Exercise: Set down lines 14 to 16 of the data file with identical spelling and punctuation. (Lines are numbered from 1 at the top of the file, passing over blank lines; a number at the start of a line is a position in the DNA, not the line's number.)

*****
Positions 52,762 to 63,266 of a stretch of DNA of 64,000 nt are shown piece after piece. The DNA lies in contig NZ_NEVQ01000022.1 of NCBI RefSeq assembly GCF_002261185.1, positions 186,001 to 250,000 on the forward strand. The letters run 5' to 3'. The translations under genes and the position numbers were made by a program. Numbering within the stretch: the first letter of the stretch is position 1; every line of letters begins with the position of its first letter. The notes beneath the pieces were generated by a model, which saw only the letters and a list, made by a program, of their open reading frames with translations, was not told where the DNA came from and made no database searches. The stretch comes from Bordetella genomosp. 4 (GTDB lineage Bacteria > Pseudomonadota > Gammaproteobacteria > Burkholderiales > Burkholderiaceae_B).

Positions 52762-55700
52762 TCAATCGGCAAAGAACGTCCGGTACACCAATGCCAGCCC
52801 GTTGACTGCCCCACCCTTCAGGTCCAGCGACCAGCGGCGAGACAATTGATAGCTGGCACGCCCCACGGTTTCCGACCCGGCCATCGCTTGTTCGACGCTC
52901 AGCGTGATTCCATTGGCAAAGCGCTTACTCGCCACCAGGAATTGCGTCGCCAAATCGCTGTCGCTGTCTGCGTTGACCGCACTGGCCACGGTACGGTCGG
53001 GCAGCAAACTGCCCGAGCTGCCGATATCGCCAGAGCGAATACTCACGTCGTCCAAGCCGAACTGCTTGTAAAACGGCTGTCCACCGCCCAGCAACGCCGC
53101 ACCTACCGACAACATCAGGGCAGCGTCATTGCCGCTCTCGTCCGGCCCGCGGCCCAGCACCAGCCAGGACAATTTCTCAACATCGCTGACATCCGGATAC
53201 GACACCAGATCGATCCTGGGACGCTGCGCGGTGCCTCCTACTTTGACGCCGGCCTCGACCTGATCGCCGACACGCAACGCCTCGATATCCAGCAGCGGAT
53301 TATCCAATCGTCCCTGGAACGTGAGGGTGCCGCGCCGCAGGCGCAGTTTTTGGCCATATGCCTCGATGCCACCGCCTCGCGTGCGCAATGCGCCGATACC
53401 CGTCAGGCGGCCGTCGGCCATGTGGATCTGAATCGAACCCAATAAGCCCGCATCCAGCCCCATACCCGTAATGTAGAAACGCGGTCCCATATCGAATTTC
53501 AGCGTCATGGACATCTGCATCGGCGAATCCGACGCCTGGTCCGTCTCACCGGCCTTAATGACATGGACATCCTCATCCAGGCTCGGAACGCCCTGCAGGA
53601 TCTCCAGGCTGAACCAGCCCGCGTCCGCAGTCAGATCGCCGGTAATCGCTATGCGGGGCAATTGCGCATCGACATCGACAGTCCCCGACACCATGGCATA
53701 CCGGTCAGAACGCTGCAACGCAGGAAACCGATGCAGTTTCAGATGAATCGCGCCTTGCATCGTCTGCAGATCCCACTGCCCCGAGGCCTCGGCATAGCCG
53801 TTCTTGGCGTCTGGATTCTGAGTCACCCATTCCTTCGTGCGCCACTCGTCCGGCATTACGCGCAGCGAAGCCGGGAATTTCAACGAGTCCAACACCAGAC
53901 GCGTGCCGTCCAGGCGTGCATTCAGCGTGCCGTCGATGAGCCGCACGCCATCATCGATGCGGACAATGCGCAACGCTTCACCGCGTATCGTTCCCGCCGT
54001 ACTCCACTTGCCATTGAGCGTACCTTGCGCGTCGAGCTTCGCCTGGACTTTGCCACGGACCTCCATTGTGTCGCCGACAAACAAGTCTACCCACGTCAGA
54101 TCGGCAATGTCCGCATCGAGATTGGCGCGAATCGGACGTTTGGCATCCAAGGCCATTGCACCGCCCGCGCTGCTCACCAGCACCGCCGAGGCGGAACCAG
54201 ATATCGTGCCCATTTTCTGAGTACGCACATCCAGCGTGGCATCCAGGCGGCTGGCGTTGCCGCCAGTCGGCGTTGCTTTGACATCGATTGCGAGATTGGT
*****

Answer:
53801 TTCTTGGCGTCTGGATTCTGAGTCACCCATTCCTTCGTGCGCCACTCGTCCGGCATTACGCGCAGCGAAGCCGGGAATTTCAACGAGTCCAACACCAGAC
53901 GCGTGCCGTCCAGGCGTGCATTCAGCGTGCCGTCGATGAGCCGCACGCCATCATCGATGCGGACAATGCGCAACGCTTCACCGCGTATCGTTCCCGCCGT
54001 ACTCCACTTGCCATTGAGCGTACCTTGCGCGTCGAGCTTCGCCTGGACTTTGCCACGGACCTCCATTGTGTCGCCGACAAACAAGTCTACCCACGTCAGA